Stem cell biologist Sean Morrison elected to the National Academy of Medicine
DALLAS – Oct. 15, 2018 – UT Southwestern Professor Dr. Sean Morrison, Director of the Children's Medical Center Research Institute (CRI) at UT Southwestern, has been elected to the National Academy of Medicine (NAM), one of the highest honors in the fields of health and medicine.
Dr. Morrison, a Professor of Pediatrics at UT Southwestern known for his significant discoveries in stem cell biology and cancer, is among 75 new members and 10 international members of NAM announced today. With his election, 17 current UT Southwestern faculty members have now been inducted into the organization.
The NAM – formerly known as the Institute of Medicine – recognizes individuals who have demonstrated outstanding professional achievement and a commitment to service. Along with the National Academy of Sciences and the National Academy of Engineering, the NAM advises the nation and the international community on critical issues in health, medicine, and related policy.
"We are honored that the National Academy of Medicine has recognized the significance of Dr. Morrison's research in stem cell and cancer biology," said Dr. Daniel K. Podolsky, President of UT Southwestern Medical Center. "Dr. Morrison pioneered new methods to purify stem cells from multiple tissues and discovered molecular mechanisms that allow stem cells to persist throughout life and regenerate tissues after injury."
Dr. Podolsky, a NAM member as well, holds the Philip O'Bryan Montgomery, Jr., M.D. Distinguished Presidential Chair in Academic Administration, and the Doris and Bryan Wildenthal Distinguished Chair in Medical Science.
"I am grateful for this recognition for my laboratory's work, and particularly thankful for the support of my colleagues at UT Southwestern and Children's Health," said Dr. Morrison, also a Howard Hughes Medical Institute Investigator. "This is a remarkable environment in which to do science, with many inspiring colleagues."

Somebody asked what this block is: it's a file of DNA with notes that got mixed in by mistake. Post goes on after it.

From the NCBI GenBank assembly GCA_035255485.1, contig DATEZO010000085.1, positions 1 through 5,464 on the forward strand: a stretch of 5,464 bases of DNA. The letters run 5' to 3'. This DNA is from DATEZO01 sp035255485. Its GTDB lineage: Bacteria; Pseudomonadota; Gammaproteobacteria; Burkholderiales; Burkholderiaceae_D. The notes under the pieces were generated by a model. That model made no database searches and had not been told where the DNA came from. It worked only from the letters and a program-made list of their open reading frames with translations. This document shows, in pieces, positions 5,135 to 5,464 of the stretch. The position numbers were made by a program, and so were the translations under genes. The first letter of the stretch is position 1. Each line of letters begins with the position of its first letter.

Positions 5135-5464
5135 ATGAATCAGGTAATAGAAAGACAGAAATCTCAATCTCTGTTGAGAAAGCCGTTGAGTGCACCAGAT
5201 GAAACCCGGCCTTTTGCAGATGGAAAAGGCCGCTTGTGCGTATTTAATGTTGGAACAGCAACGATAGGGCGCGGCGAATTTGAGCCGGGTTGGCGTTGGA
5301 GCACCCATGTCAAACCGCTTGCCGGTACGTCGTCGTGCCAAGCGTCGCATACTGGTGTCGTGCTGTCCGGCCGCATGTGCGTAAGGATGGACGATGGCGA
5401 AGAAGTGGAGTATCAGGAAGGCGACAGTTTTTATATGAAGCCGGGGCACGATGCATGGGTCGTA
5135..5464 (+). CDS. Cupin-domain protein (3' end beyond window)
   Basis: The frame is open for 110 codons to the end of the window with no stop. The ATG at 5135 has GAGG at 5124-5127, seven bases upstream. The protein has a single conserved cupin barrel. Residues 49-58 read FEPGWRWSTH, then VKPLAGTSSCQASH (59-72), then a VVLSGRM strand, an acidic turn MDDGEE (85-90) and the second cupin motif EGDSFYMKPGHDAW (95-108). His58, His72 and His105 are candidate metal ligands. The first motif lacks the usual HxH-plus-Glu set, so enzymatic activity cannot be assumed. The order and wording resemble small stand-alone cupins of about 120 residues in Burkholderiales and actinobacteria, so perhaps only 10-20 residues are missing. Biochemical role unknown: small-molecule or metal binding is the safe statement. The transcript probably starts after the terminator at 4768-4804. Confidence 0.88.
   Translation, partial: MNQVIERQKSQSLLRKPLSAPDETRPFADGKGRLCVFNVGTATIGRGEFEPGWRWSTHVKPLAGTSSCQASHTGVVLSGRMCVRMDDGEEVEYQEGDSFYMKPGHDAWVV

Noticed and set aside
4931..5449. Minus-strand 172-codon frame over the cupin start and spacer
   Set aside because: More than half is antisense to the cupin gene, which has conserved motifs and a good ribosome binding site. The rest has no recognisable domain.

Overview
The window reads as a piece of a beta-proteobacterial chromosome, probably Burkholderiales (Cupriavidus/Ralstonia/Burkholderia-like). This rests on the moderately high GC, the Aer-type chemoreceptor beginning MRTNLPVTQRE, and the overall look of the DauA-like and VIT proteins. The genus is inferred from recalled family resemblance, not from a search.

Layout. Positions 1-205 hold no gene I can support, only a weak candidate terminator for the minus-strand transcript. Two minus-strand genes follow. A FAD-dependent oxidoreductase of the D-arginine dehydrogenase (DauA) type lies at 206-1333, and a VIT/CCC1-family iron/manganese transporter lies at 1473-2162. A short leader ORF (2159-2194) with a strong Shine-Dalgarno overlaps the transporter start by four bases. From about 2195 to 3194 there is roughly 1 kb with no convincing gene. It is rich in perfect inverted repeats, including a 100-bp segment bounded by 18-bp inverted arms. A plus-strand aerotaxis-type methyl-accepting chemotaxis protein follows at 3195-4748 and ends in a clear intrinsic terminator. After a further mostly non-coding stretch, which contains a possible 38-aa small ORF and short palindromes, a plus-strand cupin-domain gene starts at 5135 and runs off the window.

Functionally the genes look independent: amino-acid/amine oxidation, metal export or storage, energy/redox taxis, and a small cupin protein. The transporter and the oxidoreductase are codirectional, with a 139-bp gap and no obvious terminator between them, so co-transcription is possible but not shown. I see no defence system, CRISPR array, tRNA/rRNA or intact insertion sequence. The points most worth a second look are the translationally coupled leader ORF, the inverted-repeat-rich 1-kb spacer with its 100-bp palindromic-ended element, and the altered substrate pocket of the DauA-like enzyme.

Dr. Morrison, who holds the Kathryne and Gene Bishop Distinguished Chair in Pediatric Research at Children's Research Institute at UT Southwestern and the Mary McDermott Cook Chair in Pediatric Genetics, identified a series of genes required for stem cell self-renewal. Self-renewal is necessary for stem cells to persist throughout life and regenerate tissues after injury. Stem cell self-renewal mechanisms change over time to match the changing growth and regeneration demands of tissues during development and aging, his research showed. Dr. Morrison also discovered that tumor-suppressor genes are induced in aging stem cells, inhibiting the development of cancer but also reducing the ability of aging tissues to heal after injury.
The identity of the supporting cells that sustain stem cells was unknown prior to the Morrison laboratory identifying the specialized microenvironments, or niches, in blood-forming tissues that maintain stem cells. His team discovered that blood-forming stem cells reside adjacent to blood vessels where they depend on growth factors produced by endothelial cells and Leptin Receptor+ (LepR+) cells. The (LepR+) cells are a major source of the growth factors that regulate stem cell maintenance, blood cell production, and the regeneration of the blood-forming system after chemotherapy or radiation therapy. The (LepR+) cells also include skeletal stem cells that are a major source of bone and growth factors that maintain the adult skeleton.